And this kind of dishonesty has real consequences, the letter writers argue, not only for the paper’s credibility with readers and sources, but also for its own internal work environment:
Multiple employees of color publicly spoke out about the pain this Opinion piece caused them during company-held discussions surrounding diversity initiatives. … If the company is serious about better supporting its employees of color, at a bare minimum it should raise Opinion’s standards so that misinformation about racism isn't published.
And on a very troubling note, the newsroom writers also note that the opinion section stood by a contributor whose actions had put a news reporter in physical danger while working abroad:
Opinion’s disregard for the newsroom has also endangered newsroom safety. Not long ago, an Opinion contributor falsely claimed in a tweet that one of our Middle East-based reporters had friends in the Muslim Brotherhood. The safety of our reporter was put at risk by this false claim because she worked frequently in Saudi Arabia, which views the Brotherhood as an enemy. Members of the newsroom were told that the Opinion page agreed to stop using this contributor, but months later he was back writing for the section, suggesting that even endangering a WSJ employee by publishing misinformation isn't a serious infraction.
As its rebuttal, the Journal’s editorial board published a piece Thursday night, “A Note to Readers,” carrying the sub-headline, “These pages won’t wilt under cancel-culture pressure.” The text of the piece continues the defiant tone:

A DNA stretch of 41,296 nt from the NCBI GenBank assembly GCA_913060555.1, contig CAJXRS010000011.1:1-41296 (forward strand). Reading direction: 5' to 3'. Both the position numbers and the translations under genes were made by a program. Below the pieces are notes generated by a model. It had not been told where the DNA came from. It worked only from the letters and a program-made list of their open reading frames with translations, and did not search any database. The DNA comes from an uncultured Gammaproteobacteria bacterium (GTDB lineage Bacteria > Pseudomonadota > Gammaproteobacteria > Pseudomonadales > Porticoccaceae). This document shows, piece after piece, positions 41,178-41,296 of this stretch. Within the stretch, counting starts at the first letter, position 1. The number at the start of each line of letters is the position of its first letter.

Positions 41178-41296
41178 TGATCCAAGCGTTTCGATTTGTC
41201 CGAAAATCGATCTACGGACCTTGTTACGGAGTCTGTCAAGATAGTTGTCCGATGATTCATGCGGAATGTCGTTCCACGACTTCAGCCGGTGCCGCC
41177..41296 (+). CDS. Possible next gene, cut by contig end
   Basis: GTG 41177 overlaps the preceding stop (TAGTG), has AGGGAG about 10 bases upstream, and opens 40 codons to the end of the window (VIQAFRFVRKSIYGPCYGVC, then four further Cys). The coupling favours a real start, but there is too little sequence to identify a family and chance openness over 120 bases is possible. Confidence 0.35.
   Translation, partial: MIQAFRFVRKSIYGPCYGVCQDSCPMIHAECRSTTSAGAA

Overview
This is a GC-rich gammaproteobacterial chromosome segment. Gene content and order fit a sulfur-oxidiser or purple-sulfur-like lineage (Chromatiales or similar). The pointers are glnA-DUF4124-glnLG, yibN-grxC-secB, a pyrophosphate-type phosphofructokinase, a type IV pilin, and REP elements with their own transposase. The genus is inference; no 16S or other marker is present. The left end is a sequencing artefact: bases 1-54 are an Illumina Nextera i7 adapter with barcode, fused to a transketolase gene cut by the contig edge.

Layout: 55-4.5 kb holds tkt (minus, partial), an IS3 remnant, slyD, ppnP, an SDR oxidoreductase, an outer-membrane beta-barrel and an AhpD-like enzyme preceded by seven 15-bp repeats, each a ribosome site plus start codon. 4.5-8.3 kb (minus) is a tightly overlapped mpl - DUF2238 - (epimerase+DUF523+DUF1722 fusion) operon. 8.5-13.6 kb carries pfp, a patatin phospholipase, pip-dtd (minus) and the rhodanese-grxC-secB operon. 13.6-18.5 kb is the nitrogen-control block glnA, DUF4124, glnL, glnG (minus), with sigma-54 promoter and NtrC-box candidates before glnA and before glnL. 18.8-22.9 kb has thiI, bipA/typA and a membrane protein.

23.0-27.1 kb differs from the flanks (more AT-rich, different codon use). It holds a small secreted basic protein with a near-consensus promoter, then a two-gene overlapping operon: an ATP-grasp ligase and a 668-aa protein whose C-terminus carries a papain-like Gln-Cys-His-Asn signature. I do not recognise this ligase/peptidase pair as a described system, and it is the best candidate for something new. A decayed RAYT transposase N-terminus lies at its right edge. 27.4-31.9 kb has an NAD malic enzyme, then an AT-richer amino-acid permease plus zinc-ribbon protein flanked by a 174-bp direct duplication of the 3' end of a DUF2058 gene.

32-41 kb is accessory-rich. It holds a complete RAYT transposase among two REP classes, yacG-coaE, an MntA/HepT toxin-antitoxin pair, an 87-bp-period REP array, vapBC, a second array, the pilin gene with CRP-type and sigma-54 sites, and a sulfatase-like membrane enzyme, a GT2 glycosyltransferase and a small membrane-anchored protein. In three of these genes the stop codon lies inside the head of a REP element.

We’ve been gratified this week by the outpouring of support from readers after some 280 of our Wall Street Journal colleagues signed (and someone leaked) a letter to our publisher criticizing the opinion pages. But the support has often been mixed with concern that perhaps the letter will cause us to change our principles and content. On that point, reassurance is in order.
It was probably inevitable that the wave of progressive cancel culture would arrive at the Journal, as it has at nearly every other cultural, business, academic and journalistic institution. But we are not the New York Times. Most Journal reporters attempt to cover the news fairly and down the middle, and our opinion pages offer an alternative to the uniform progressive views that dominate nearly all of today’s media.
The piece also dismissed the letter writers’ concerns, claiming, “Their anxieties aren’t our responsibility in any case” due to the editorial independence of the news and opinion departments. But given that the letter pointed out that the opinion section continued to patronize a contributor who genuinely did put a reporter’s life in danger, those “anxieties” really ought to be the opinion section’s “responsibility.”
This whole statement gives away too much of the game. After all, if the Journal’s reporters are said to provide coverage “fairly and down the middle,” then the “alternative” offered by the opinion page is clearly an unfair pursuit, proudly unmoored from the facts offered by the opinion section’s adversaries in the newsroom. And if calling for fact-checking and an adherence to reality — as well as maintaining concern for colleagues’ physical safety — are now said to constitute “cancel culture,” then the opposing conservative view offered by The Wall Street Journal’s opinion section is a proud affirmation of dishonesty and reckless endangerment as a corporate mission.